I was a witness to the scene on the steps of the Punjab Assembly in

early 1947 when Master Tara Singh waved a naked sword in the air and

said about the impending creation of Pakistan, "Over our dead bodies!"

The very same Master Tara Singh is reported to have said to the Indian

government in the early fifties, "If you are true nationalists, then,

for the sake of the nation, you must let the Sikhs live honourably.

You will err in attempting to extinguish, in the name of nationalism,

their distinctive identity." This cause of identity was later taken up

by many Sikh intellectuals.

It is not generally known in Pakistan that as an aftermath of

Operation Blue Star to flush out Bhindranwale from the Golden Temple,

there was mutiny in a number of Sikh regiments. Even senior Sikh army

generals, known for their outstanding war service, were disenchanted.

When her bodyguards shot Indira Gandhi dead, they shouted that they

had done their duty as Sikhs. Both were killed immediately by security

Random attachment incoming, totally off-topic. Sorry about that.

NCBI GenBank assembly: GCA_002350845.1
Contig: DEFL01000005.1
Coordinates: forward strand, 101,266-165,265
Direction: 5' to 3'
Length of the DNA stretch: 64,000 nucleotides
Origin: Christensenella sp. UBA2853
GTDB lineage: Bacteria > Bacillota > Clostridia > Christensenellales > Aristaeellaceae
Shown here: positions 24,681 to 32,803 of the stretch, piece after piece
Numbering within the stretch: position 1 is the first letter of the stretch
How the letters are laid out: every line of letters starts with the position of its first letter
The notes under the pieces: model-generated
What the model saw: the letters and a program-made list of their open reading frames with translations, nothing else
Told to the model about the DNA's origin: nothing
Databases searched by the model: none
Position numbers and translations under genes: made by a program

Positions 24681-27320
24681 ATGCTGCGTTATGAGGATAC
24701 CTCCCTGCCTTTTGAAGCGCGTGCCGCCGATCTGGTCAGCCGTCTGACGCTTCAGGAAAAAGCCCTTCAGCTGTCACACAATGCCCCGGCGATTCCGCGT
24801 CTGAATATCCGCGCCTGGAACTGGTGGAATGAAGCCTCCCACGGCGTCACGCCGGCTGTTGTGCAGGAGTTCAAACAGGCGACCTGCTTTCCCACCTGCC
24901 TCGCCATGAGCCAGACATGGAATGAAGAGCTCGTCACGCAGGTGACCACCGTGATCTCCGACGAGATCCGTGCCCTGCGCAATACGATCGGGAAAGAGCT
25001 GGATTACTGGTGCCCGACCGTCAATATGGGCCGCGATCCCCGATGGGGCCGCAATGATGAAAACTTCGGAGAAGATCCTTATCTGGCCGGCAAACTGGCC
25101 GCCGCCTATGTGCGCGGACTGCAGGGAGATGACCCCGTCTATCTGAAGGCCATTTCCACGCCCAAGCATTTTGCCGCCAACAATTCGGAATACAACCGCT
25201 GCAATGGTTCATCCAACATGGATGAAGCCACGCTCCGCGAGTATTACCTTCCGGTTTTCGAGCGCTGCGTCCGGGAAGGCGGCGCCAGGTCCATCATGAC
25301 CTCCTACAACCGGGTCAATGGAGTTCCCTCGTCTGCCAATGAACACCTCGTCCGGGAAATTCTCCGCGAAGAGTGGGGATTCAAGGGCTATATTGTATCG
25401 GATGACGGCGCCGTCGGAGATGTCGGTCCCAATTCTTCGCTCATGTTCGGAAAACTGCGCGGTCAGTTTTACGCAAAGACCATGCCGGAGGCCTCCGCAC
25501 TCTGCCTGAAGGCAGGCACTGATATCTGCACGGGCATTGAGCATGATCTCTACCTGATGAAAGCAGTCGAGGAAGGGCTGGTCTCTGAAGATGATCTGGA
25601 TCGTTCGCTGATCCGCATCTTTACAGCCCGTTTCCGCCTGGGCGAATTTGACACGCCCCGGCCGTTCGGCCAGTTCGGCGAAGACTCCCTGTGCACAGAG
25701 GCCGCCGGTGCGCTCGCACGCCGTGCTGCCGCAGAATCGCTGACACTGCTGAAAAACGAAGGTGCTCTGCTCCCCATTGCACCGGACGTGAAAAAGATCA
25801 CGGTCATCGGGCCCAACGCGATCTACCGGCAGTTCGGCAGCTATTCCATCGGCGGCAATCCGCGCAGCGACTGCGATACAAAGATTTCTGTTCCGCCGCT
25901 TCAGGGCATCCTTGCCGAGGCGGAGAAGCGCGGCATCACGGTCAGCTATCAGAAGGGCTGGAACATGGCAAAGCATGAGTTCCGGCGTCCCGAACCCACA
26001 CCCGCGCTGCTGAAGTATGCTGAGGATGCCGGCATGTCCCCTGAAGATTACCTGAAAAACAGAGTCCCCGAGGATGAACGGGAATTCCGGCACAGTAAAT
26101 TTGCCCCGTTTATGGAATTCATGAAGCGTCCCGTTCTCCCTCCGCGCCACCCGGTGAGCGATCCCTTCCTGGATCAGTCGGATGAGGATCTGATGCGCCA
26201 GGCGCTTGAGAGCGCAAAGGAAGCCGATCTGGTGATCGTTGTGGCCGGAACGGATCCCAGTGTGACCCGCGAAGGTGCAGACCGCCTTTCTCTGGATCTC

Short of Khushwant's History of the Sikhs, Ram Narayan Kumar's The

Sikh Struggle (Chanakya Publications, Delhi) is a useful book if one

wants to be acquainted with the birth of Sikhism, the life of its

founder, Guru Nanak, the respective contributions of his twelve

apostles, its transformation from a peace-loving community to a

militant force and its trials and tribulations in Mughal times.

On the other hand if someone is interested in how the Sikh

insurrection in East Punjab was quelled, Joyce J.M. Pettigrew's The

Sikhs of the Punjab (Zed Books) draws a graphic picture of not only

the police action but also of the heartbreaks and the tragedy and the

indiscriminate torture and killing of innocent villagers and their

dear and near ones that went into it. She has culled all her

information from personal interviews with the affected families. There

is a startling sentence in the book about the view of some Delhi

high-ups at that time that a war could be started with Pakistan in

order to finish the Sikh problem on the way!

I have mentioned these three books because I happened to have read

them. But there are many more, and still more are destined to be

written because the Sikhs are a fascinating subject any day, quite

apart from what they have gone through in recent times. Anyway, we in

Pakistan can only know them through books.